[i]n the ordinary case, no question of retroactivity arises. Courts are as a general matter in the business of applying settled principles and precedents of law to the disputes that come to bar.... Where those principles and precedents antedate the events on which the dispute turns, the court merely applies legal rules already decided, and the litigant has no basis on which to claim exemption from those rules. It is only when the law changes in some respect that an assertion of nonretroactivity may be entertained, the paradigm case arising when a court expressly overrules a precedent upon which the contest would otherwise be decided differently and by which the parties may previously regulated their conduct.
James B. Beam Distilling Co. v. Georgia, 501 U.S. 529, 534, 111 S. Ct. 2439, 115 L. Ed. 2d 481 (1991) (citation omitted).
We conclude that our decision in Rosebud was not contrary to the principles and precedents relating to waivers of tribal sovereign immunity. Moreover, our opinion in Rosebud did not overrule a previous opinion or decision of this court.3 Indeed, we were simply applying the law at the time to the facts presented before us. The Tribe, or its counsel, simply misjudged how the court would rule in this instance. Judge Kornmann described the Tribe's course of conduct best in his opinion on this issue:
[t]he Tribe, represented by counsel of their choosing, consciously and intentionally took a reckless and totally ill-conceived course without any substantial legal basis. The Tribe argues that the Eighth Circuit decision in this case changed existing law. That argument is rejected. There was no Eighth Circuit case directly on point. While the Tribe obviously did not correctly anticipate the appellate ruling as to sovereign immunity, they had no way of knowing or even forecasting what that decision would ultimately be. There is no dispute that the Tribe had repeated notices from the arbitrator and a great deal of time to carefully decide what to do. * * * The extremely high risk strategy used by the Tribe and their attorneys (and it is important to note that the Tribe's present attorneys had no part in such decisions) was akin to being served with process in a lawsuit and ignoring the matter, hoping that an appellate court would ultimately find lack of jurisdiction. This is inexcusable neglect.
Appellant's Addendum at 3.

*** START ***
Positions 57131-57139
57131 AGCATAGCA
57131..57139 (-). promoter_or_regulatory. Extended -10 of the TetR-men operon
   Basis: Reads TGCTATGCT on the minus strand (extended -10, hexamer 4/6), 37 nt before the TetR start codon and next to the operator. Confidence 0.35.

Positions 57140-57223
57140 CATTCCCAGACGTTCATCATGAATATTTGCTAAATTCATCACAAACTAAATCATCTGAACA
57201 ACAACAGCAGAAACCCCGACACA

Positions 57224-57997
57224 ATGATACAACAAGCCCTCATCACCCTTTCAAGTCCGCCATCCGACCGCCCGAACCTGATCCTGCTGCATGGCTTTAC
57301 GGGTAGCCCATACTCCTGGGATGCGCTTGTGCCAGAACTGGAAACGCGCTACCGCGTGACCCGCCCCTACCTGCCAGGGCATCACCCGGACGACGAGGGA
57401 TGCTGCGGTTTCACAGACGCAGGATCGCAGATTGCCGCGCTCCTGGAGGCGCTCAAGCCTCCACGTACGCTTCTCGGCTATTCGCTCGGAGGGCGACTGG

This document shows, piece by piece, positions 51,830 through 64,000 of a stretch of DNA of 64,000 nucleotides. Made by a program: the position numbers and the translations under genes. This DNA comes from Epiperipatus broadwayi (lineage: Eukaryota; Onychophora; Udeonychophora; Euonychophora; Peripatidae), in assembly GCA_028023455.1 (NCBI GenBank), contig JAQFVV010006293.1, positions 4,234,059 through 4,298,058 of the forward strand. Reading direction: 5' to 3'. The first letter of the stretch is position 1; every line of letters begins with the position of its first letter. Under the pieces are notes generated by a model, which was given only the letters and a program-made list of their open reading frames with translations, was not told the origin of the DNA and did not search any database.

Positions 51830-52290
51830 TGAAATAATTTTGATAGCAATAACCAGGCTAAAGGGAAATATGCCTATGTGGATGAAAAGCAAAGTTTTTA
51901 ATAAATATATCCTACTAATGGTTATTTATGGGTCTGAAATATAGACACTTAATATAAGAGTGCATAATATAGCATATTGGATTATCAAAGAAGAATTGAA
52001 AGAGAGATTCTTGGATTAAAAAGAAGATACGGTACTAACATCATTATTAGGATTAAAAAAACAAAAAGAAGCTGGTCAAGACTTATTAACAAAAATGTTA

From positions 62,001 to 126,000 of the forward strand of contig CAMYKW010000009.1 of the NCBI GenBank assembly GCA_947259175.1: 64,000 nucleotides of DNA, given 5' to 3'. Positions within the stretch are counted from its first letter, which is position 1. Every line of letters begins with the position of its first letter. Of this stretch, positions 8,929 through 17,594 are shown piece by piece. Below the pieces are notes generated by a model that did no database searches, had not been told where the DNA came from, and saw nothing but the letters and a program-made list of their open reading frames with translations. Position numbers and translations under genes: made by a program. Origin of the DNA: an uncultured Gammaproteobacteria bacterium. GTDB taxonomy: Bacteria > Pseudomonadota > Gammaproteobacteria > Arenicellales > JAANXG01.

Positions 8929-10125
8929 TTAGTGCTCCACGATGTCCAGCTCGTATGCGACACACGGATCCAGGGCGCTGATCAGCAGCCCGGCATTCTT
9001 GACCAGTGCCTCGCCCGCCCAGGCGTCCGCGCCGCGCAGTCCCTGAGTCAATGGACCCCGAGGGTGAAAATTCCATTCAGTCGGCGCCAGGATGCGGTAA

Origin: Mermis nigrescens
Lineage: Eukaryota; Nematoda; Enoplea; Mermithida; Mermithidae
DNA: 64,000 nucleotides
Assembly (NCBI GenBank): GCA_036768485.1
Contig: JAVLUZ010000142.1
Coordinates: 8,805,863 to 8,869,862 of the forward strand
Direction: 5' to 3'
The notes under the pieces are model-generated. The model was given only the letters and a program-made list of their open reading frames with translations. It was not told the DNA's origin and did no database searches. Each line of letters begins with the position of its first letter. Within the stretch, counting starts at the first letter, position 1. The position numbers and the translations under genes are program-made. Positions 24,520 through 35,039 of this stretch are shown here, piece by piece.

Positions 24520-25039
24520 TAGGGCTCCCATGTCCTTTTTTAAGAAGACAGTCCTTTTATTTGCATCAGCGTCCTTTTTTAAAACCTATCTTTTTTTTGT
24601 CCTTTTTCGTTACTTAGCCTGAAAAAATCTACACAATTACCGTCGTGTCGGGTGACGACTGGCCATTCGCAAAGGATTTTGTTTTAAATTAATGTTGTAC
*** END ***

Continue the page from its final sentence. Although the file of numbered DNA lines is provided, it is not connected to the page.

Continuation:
Therefore, we hold that our opinion in Rosebud should be applied retroactively. As a result, the Tribe is not entitled to sovereign immunity from Val-U's breach of contract claims.
The rest of the Tribe's arguments concern the validity of the arbitration award. First, the Tribe contends that the preferred disposition of a case is on the merits and not by default.4 The Tribe asserts that the arbitration award should be vacated, and it should be given an opportunity to present its case because: (1) significant sums of money are involved; (2) significant facts exist that establish the Tribe has a meritorious defense against Val-U's claims; and (3) the Tribe did not participate in the arbitration proceedings based on its determination that the law at the time afforded it sovereign immunity from such a proceeding. We have already determined that the Tribe acted unreasonably in refusing to participate in the arbitration hearing based on its belief that it possessed immunity from suit, and thus, unless the Tribe can show that, under the Federal Arbitration Act (the "FAA"), it is entitled to have the award vacated, the award should be upheld.
This court recently held that " [j]udicial review of an arbitration award is extremely limited. Beyond the grounds for vacation provided in the FAA, an award will only be set aside where 'it is completely irrational or evidences a manifest disregard for the law.' " Kiernan v. Piper Jaffray Companies, Inc., 137 F.3d 588, 594 (8th Cir. 1998) (quoting Lee v. Chica, 983 F.2d 883, 885 (8th Cir. 1993) (internal quotation marks and citations omitted)).
Under the FAA, a court may vacate an arbitration award in any of the following cases: (1) where the award was procured by corruption, fraud, or undue means; (2) where there was evident partiality or corruption in the arbitrators; (3) where the arbitrators were guilty of misconduct in refusing to postpone the hearing, or in refusing to hear evidence material to the controversy, or of any other misbehavior; or (4) where the arbitrators exceeded their powers, or so imperfectly executed them that a mutual, final, and definite award upon the subject matter was not made. 9 U.S.C.A. § 10(a) (Supp.1997). Under § 12 of the FAA, a party can file a motion to "vacate, modify, or correct an award." 9 U.S.C.A. § 12 (1970). Such a motion, however, "must be served upon the adverse party or his attorney within three months after the award is filed or delivered." Id. Furthermore, we have held that a "failure to file a motion to vacate, modify, or correct within three months of either the initial award or the Clarification of Award waived any defenses to confirmation that might be asserted in a timely motion to vacate." Domino Group, Inc. v. Charlie Parker Memorial Foundation, 985 F.2d 417, 419 (8th Cir. 1993) (citations omitted).